Last year, DFC opened its headquarters in Belgrade, but since Biden came into office, there has not been much done. I asked Grenell, “What is the future of DFC in Belgrade?”
“That’s very frustrating, and we talked about that during this dinner,” said Grenell. “The opening of the DFC office in Serbia was historic, was needed, and was something that American politicians of all partisanship should support because it was something that would help coordinate these economic agreements and to move away from Russia and China. It’s how the United States has a closer relationship with the region and, for some reason, the Biden team has not followed up and continued that policy, and it’s shameful. It’s not helping America. They’re missing an opportunity. And I hope that people at the State Department will realize that at some point.”
Now that he has visited Pristina and Belgrade for extended stays, Grenell came back totally convinced that, “the people and the politicians all are hungry for economic normalization.” The region is still struggling with brain-drain, and many young people want to emigrate in search for better opportunities. “People are frustrated with not being able to grow businesses and to expand their economy. And they want to see their communities create bigger, better-paying jobs which would allow families to grow and people to stay in the region. And so the hunger is still there. And I think the expectation was the normalization agreement. The normalization agreements created an expectation to make progress. And I really wish that the US government would push harder on this progress because the people are hungry for it, and I think it could be well received. I think it’d be a really good policy for the United States.”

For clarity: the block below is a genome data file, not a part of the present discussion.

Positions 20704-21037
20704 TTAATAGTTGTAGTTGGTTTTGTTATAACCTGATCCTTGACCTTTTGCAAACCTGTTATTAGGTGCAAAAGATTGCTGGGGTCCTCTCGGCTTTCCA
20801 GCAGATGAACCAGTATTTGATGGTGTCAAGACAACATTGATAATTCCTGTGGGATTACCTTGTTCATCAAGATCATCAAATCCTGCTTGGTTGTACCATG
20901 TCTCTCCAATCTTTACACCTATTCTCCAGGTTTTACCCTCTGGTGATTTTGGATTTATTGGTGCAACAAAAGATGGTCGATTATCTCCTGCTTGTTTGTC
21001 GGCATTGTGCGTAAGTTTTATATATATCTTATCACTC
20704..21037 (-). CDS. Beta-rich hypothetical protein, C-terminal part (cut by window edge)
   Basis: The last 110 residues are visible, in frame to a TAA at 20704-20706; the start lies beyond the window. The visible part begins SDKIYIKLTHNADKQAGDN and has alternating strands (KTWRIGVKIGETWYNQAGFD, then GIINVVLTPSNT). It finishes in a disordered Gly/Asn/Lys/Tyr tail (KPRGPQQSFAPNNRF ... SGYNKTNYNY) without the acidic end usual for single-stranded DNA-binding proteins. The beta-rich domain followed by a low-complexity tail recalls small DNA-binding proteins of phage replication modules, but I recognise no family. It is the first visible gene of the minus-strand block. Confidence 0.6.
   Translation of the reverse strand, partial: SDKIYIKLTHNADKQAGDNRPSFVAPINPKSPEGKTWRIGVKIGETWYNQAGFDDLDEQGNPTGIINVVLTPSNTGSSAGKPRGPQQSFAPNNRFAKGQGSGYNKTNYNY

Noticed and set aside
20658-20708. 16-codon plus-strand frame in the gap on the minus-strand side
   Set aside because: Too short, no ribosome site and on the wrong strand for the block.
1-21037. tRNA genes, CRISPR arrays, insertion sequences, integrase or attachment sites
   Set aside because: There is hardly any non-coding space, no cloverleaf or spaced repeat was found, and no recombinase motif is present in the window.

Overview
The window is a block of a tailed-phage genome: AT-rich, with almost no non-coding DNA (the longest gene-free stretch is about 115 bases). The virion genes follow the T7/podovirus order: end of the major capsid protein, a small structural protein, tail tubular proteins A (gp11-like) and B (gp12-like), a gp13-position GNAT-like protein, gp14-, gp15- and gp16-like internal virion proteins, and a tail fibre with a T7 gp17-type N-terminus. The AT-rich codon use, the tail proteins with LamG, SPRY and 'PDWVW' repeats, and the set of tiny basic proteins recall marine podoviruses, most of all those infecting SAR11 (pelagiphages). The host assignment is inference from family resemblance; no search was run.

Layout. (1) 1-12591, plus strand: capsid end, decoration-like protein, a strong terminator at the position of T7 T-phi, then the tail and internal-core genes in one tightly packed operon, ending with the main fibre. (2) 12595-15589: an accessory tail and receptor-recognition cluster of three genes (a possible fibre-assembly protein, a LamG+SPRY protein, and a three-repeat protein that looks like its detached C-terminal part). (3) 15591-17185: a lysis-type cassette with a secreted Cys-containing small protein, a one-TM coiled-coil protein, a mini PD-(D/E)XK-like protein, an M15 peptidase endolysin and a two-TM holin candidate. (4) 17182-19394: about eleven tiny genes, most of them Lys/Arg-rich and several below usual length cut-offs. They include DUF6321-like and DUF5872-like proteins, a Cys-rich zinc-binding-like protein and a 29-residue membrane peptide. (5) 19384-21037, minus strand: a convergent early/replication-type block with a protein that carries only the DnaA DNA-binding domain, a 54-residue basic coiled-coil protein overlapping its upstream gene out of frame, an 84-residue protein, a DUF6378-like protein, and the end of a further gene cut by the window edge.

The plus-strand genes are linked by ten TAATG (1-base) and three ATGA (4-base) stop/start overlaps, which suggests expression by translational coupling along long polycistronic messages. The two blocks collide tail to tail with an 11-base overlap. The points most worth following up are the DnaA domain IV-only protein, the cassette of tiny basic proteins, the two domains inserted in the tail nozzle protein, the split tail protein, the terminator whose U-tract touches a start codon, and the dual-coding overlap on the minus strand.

The First Lady Melania Trump grew up in the former Yugoslavia before coming to the United States, but, to this day, she could never be heard speaking on the issue of the Serbia-Kosovo Agreement. Did Melania ever share with Grenell if she thought that this agreement was good, given her personal connection to the region? Grenell responded with exclusive news.
“The only thing I’ll say is that Melania Trump is one of the biggest supporters of the economic agreements,” said Grenell.
At some point, reality set in, and, in hindsight, even the staunch Trump critics these days acknowledge the impact of these Republican policies. Yet, at large, foreign policy successes of Republicans have never been easily accepted. I wanted to know why that is the case, so I asked.